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Health expert on limiting coronavirus risk: ‘Get sleep, stay hydrated, wash your hands, watch your weight, eat healthy!

Infectious disease specialist Gonzalo Bearman spoke about COVID-19, what people can do to stay healthy and medical center protocols.

COVID-19 — the fast-moving outbreak informally known as coronavirus — continues to spread, increasingly affecting the United States, prompting companies and governments to curtail travel, and throwing global markets into flux. Hospitals and medical centers globally are preparing for its arrival. 

What are some things that people can do right now to stay healthy and limit the risk of getting COVID-19?

The common sense things are to try to be as healthy as possible. Get enough sleep. Stay hydrated. Stay focused on your dietary plans and eat heathy.

If you smoke, quit smoking. If you drink a lot of alcohol, quit drinking or drink in moderation. Get an influenza vaccine. I realize that doesn’t prevent against COVID-19. However, influenza continues to be the clear and present infectious disease danger to Virginia and the United States. So if you can prevent yourself from getting an infection such as influenza, that’ll prevent other infectious disease complications, most likely.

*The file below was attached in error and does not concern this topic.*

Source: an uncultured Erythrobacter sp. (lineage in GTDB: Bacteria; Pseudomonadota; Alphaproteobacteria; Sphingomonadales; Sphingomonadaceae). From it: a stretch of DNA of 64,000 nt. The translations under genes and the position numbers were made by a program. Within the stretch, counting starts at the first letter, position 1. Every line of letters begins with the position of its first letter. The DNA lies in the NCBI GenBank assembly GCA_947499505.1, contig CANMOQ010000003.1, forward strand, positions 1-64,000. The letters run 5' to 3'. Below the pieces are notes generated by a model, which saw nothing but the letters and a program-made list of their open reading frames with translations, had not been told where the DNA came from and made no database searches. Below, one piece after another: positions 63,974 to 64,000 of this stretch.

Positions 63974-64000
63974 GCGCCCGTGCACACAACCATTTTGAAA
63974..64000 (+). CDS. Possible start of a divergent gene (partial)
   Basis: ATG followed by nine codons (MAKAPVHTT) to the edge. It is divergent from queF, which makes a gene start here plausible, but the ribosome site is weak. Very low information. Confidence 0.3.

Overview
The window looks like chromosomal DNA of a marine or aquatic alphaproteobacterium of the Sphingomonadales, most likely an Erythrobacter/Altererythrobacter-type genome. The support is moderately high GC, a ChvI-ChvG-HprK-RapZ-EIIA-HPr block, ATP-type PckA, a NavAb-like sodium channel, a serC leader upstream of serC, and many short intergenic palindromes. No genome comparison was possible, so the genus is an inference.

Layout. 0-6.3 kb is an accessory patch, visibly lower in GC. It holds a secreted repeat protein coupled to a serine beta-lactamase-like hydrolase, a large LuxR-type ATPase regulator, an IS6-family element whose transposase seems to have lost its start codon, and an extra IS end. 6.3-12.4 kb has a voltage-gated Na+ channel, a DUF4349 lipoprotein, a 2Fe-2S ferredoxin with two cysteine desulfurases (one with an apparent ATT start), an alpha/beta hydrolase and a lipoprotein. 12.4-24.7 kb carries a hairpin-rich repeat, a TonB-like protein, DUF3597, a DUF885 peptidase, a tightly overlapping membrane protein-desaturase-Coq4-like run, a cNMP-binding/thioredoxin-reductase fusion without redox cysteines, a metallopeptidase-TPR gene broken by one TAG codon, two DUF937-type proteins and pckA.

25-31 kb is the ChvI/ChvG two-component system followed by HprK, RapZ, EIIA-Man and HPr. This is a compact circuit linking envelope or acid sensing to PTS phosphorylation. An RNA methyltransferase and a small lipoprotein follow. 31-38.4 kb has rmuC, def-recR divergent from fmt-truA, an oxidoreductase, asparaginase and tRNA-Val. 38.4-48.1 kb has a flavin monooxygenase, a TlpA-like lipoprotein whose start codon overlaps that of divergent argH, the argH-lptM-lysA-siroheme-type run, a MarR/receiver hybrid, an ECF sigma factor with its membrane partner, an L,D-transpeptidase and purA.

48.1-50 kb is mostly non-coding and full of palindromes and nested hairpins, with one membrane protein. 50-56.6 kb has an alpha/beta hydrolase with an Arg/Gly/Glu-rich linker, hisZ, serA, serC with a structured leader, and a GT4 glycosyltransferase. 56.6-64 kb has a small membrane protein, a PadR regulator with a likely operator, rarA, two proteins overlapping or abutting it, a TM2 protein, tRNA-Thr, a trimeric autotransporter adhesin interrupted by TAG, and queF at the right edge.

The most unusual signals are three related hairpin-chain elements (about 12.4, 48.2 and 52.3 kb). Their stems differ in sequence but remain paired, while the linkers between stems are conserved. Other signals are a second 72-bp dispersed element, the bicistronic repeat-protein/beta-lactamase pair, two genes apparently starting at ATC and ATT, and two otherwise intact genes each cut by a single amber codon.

Wash your hands frequently. If you have a cough, practice cough and respiratory hygiene or etiquette. Cover your cough, use a tissue, throw it out. And if you’re sick or unwell, please don’t go to work and potentially expose others. 

Do people who are well really need to wear a mask?

A properly fitted mask will work to reduce the risk of infection or transmission, particularly for health care workers who are wearing them when caring for sick patients. That’s because the health care workers can be very close to the patient. 

The benefit of the mask in the community setting — walking on the sidewalk, going for a stroll in the park, going to a concert, or even a flight — is probably much less, even potentially minimal. It’s probably having more of a psychological impact than an actual physical transmission-based impact. 

In good health!

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